Full steam ahead for our expansion plans.
Full steam ahead for Titanic Brewery
Investment in a new visitor centre is under starter’s orders as Titanic Brewery continues to grow and create jobs in Staffordshire and Derbyshire.
Stoke-on-Trent based Titanic’s longstanding plans to upgrade its Burslem brewery has moved a step closer following a successful year which saw the brewery open its eighth pub.
Keith Bott, Managing Director of Titanic Brewery, said: “Our plans to expand are no secret and we have looked at several options including a new brewery. Through all our considerations, our desire to stay in Burslem has remained constant.
“We can now state that our preferred option is to develop our current site. Planning permission has been granted for a visitor centre at our brewery in Callender Place, Burslem.”
Keith, who is also Chairman of SIBA (the Society of Independent Brewers), said Titanic was part of a growing industry. A new report from SIBA shows local brewers increased their sales by an estimated 7.9 per cent last year to 1.55 million barrels - meaning the nation’s beer lovers drank nearly 33 million more pints of local beer than in 2012.
“As chairman of SIBA, I helped spearhead a campaign which led to the Chancellor ditching the beer duty escalator a year ago and this has clearly helped to bolster a thriving industry,” commented Keith.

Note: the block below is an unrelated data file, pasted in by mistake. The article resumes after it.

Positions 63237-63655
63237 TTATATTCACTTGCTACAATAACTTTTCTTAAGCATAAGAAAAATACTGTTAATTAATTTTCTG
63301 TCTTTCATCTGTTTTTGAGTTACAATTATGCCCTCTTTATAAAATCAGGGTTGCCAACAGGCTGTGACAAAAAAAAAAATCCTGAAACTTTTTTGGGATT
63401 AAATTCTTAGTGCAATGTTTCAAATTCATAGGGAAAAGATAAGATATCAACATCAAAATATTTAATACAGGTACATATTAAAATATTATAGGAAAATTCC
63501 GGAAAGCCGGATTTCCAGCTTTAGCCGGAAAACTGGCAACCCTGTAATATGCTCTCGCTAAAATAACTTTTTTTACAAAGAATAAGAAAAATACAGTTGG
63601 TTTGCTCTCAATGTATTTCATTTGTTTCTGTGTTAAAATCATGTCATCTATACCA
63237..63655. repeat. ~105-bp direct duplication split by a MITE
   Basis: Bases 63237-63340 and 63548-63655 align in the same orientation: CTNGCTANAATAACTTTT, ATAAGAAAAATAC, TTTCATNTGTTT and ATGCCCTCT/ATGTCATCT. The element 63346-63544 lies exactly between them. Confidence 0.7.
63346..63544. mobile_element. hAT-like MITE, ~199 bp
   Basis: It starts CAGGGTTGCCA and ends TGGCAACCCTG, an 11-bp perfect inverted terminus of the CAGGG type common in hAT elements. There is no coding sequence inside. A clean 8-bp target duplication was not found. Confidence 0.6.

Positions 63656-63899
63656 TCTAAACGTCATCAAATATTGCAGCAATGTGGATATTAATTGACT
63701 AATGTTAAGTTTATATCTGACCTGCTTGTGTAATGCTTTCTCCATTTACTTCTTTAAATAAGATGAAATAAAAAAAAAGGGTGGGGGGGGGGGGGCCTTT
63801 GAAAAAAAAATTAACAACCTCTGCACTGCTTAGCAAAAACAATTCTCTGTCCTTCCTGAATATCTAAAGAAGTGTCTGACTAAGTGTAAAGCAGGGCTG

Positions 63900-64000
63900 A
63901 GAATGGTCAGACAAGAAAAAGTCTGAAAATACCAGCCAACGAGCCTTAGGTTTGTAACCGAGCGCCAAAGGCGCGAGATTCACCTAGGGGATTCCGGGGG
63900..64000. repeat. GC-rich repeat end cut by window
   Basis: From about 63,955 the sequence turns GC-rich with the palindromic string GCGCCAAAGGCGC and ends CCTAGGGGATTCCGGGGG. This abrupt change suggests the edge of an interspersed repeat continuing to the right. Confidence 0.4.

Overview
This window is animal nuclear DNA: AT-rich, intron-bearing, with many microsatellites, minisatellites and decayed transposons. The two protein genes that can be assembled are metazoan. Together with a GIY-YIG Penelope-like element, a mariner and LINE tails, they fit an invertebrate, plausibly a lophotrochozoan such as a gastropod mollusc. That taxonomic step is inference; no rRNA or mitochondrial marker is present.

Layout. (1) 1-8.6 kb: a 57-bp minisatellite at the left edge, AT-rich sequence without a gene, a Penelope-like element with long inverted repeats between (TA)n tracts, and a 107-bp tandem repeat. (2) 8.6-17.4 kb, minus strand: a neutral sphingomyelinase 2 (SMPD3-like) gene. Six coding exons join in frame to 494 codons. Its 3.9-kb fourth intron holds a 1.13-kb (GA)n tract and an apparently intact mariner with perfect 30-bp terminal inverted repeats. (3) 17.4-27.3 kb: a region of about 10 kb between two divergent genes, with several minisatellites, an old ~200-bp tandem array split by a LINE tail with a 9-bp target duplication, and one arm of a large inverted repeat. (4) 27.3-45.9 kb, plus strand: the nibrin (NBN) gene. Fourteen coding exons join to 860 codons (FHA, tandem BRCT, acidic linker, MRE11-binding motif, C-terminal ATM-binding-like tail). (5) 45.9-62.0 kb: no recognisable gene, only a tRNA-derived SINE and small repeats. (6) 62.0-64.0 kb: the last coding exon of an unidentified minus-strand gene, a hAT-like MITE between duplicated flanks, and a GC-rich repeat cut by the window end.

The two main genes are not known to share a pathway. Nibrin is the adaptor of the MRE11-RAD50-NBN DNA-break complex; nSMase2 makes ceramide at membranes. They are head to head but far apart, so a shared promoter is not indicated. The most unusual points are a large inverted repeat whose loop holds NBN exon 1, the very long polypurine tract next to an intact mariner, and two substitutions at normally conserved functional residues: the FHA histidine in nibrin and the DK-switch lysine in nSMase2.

“At Titanic Brewery, we opened our eighth pub, the Cheshire Cheese in Buxton in 2013 as we continue to grow.
“Titanic has now re-opened seven pubs since 2007, providing pleasant pubs for local communities and 150 jobs.
“We are committed to providing community pubs which appeal to all ages and act as community hubs. Our pubs hold regular events and are home to organisations such as book clubs and photographic societies.
“We are also committed to helping local producers by sourcing local food from butchers and bakers in the towns and villages where our pubs are based.”
The SIBA Beer Report 2014 revealed that the society’s 723 members brewed 10,000 different beers – including permanent and seasonal brews. They also created 900 new jobs, while 60 per cent made a significant capital investment in their business.
The health of independent brewers in 2014 starkly contrasts with 1975 when the Good Beer Guide listed 87 brewers producing a total of 1,500 beers.
A total of 5,500 people are now directly employed in local brewing.